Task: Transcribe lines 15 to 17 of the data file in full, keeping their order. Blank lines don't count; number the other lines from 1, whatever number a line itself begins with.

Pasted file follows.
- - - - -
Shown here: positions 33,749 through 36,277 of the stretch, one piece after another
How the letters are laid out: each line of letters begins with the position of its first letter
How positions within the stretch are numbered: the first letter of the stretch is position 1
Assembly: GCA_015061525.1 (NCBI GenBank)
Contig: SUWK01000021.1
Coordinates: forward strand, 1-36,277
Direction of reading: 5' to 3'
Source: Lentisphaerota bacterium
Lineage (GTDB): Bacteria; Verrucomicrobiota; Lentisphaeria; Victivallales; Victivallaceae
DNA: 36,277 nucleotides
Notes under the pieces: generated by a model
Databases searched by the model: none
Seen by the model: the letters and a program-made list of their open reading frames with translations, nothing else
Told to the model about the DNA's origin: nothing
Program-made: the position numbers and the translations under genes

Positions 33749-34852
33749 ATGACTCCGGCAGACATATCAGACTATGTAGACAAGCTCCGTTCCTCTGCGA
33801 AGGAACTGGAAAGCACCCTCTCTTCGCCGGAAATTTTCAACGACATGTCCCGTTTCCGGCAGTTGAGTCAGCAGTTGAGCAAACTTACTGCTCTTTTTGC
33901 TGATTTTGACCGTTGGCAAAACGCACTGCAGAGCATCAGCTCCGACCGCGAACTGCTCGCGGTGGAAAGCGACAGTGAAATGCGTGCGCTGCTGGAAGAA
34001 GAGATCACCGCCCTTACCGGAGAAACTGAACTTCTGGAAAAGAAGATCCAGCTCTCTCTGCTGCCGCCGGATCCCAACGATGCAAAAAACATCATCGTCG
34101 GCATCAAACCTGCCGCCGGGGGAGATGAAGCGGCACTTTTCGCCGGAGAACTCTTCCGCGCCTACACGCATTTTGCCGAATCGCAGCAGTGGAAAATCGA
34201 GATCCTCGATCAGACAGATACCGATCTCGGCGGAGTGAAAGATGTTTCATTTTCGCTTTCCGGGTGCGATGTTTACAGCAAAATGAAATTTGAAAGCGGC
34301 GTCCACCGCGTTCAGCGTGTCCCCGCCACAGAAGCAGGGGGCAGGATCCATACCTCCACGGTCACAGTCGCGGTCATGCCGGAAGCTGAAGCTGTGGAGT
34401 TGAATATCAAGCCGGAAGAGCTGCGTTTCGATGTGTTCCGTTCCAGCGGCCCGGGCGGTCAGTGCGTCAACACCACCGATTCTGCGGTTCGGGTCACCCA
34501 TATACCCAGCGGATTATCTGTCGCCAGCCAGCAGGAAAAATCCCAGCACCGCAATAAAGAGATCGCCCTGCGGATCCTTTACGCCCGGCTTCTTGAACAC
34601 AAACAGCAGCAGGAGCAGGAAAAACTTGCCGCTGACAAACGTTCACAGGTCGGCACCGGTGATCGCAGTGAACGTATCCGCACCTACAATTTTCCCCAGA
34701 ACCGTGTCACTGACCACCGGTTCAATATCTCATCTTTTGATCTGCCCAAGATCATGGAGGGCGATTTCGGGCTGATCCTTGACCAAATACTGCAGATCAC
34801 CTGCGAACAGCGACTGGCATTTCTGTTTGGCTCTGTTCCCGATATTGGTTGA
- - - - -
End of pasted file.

Program-made: the position numbers and the translations under genes

Positions 33749-34852
33749 ATGACTCCGGCAGACATATCAGACTATGTAGACAAGCTCCGTTCCTCTGCGA